The L-3-Titan deal would expand the Pentagon’s choice of weapon systems integrators, a rare development since the 1990s consolidations, said Jon Kutler, president of Jeffries Quarterdeck, a Los Angeles investment banking firm specializing in defense company deals.

One of the biggest attractions of Titan was its roster of 5,000 employees with top-secret security clearances, about as many as L-3 has now, Lanza said. Since Sept. 11, 2001, companies with employees holding top-secret clearances have been highly valued for their ability to work with military and U.S. intelligence agencies.

“It’s an asset you can’t price … it takes two years or more to get such clearances,” he said.

Spacehab Resolves Dispute with Underwriters

Spacehab has reached an agreement with the underwriters who insured the module the company lost when the space shuttle Columbia broke up on re-entry Feb. 1, 2003, killing its crew, the company said in a June 2 press release.

Insurance for Spacehab’s Research Double Module was provided by five groups of underwriters at Lloyds of London, who paid the company $17.7 million for its loss shortly after the accident. In January 2004, however, the underwriters filed a complaint seeking return of that payment alleging among other things that the payment should not have been made because NASA had not yet indemnified Spacehab for its loss and that Spacehab had not cooperated with the underwriters to protect the rights of the underwriters.

Spacehab said the underwriters have agreed to drop their complaint against the company and join Spacehab in its pursuit of claims the company filed against NASA for loss of the double module.

Spacehab has filed two claims against NASA for the company’s losses in the Columbia accident.

NASA paid $8 million in response to Spacehab’s initial claim for $87.7 million, insisting that its contract with Spacehab limited the agency’s liability to $8 million. Spacehab appealed that decision to the Armed Services Contract Board of Appeals, which handles such matters. In November Spacehab filed a second claim for that same $79.7 million difference under the Federal Tort C laims Act.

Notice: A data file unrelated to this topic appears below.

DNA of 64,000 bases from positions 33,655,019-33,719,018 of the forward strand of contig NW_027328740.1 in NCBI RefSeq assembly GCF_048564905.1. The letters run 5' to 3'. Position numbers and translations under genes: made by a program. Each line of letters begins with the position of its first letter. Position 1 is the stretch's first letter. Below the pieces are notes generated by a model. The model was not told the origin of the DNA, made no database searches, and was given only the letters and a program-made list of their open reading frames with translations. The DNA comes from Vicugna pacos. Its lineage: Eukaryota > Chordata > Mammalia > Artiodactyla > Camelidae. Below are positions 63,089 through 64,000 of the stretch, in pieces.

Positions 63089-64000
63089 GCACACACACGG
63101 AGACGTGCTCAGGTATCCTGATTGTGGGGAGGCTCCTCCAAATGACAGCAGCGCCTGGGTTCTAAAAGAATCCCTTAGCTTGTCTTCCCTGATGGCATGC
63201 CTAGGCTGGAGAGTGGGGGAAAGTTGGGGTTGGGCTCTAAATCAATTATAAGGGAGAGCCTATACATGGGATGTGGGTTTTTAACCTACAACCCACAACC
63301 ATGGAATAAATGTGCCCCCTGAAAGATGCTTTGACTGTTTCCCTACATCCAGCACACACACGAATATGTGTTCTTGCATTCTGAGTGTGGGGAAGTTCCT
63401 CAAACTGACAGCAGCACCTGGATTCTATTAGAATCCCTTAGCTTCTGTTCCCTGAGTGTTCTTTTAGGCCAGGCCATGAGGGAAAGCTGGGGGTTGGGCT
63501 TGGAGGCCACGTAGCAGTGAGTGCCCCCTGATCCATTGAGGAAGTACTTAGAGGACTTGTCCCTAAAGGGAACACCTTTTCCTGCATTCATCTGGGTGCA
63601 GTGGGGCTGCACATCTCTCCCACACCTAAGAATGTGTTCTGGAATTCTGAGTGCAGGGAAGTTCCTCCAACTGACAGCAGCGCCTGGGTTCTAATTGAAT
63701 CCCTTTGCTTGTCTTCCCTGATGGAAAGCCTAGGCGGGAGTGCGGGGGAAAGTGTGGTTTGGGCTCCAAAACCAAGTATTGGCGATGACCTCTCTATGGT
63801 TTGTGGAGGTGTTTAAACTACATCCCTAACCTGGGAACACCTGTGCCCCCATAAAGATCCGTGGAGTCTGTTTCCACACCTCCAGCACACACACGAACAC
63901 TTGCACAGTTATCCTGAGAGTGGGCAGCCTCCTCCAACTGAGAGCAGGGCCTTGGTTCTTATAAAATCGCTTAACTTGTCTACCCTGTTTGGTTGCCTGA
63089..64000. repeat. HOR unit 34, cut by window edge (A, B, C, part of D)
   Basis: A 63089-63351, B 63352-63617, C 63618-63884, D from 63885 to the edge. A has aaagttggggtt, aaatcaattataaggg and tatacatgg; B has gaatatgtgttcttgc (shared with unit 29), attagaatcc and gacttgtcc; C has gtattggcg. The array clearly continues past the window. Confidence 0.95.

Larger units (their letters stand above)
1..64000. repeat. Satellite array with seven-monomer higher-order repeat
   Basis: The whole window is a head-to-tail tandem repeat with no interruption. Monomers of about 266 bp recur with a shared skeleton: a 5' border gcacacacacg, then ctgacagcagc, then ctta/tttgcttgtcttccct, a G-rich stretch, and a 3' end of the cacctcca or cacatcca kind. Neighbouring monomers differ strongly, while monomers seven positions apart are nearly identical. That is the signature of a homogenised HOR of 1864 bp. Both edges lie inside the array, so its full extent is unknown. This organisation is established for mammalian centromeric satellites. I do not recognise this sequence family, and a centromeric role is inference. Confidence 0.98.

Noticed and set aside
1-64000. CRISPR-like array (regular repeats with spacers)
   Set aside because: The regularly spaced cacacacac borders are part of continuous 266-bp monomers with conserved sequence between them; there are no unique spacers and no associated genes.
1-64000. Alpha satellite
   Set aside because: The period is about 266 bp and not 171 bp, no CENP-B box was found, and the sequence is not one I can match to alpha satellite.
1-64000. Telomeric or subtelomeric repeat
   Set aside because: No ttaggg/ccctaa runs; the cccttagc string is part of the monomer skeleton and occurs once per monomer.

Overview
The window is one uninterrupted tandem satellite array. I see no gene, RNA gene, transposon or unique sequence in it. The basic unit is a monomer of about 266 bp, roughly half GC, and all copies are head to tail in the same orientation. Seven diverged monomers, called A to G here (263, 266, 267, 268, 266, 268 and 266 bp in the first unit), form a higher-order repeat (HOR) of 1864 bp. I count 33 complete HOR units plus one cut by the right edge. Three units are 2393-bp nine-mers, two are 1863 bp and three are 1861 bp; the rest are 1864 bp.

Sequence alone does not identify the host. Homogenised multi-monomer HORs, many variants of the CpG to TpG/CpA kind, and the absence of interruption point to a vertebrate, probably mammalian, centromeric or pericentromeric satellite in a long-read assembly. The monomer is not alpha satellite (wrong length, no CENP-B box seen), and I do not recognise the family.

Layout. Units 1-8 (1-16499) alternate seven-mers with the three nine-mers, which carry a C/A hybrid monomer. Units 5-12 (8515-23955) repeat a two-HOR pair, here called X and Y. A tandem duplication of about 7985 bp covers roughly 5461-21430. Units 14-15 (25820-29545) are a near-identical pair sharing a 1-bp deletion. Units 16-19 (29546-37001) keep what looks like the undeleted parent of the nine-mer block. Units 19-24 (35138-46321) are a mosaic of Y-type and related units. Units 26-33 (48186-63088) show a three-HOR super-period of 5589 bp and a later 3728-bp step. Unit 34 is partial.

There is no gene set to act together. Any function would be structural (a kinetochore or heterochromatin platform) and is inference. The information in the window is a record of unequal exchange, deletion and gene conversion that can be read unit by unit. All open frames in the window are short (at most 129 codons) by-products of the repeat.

SpaceX Finishes Live Firing Test of Falcon 1

Space Exploration Technologies Corp. (SpaceX) conducted a launch rehearsal of its Falcon 1 rocket May 27 that featured a live firing of the fully integrated vehicle’s main engine on the launch pad at Vandenberg Air Force Base, Calif.

Elon Musk, founder, president and chief executive officer of El Segundo, Calif.-based SpaceX, called the “hold down” test the last major milestone for the Falcon 1 before its maiden launch in two to three months from Vandenberg. On this flight, the Falcon 1 is scheduled to launch the U.S. Defense Department’s experimental TacSat-1 satellite.

In a luncheon speech May 31 at the 4th annual International Satellite and Communications Conference and Exposition (ISCe) in Long Beach, Calif., Musk said the brief firing test was just like an actual launch except the vehicle was not released from the launch pad. Atop the rocket was a piece of hardware that simulated the weight of the TacSat-1 satellite, he said.

The Falcon 1 rocket, developed with private financing and intended to significantly lower the cost of putting small payloads into low Earth orbit, is scheduled to make three launches this year, including that of TacSat-1.

The other payloads scheduled for 2005 launches are a satellite built by Malaysia and one sponsored by the Defense Advanced Research Projects Agency. Both of those launches are slated to take place from the U.S. Army’s Ronald Reagan Ballistic Missile Defense Test Site on the Kwajalein Atoll in the Pacific.

A larger version of the Falcon, dubbed the Falcon 5, is slated to debut next year carrying a payload for Bigelow Aerospace, a start-up led by Las Vegas motel magnate Robert Bigelow that is seeking to develop space for tourism. The Falcon 5 features the same engines and avionics as the Falcon 1 and will be comparable in capability to Boeing Co.’s Delta 2, Musk said.

Musk said SpaceX expects to announce up to two additional launch contracts in the next couple of months.

The Falcon 1 will be able to launch payloads at a price of roughly $1,500 per pound (1 pound is roughly .45 kilograms), Musk said. Development of the Falcon 5 is intended to bring that price down to some $1,000 per pound. SpaceX will reach the $500 per pound price mark with its fourth-generation vehicle, which is in development, he added.

Equity Owners of Satellite Firms Make Analysts Balk

A quick and informal survey of satellite finance experts during a panel discussion here at the ISCe conference did not turn up one official who would express a willingness to invest in any of the four major global satellite operators recently purchased by private equity firms.

Of the four panelists asked whether they would invest $10 million in either Intelsat, Inmarsat, New Skies Satellites or PanAmSat by 5 p.m. May 31, three said emphatically they would not.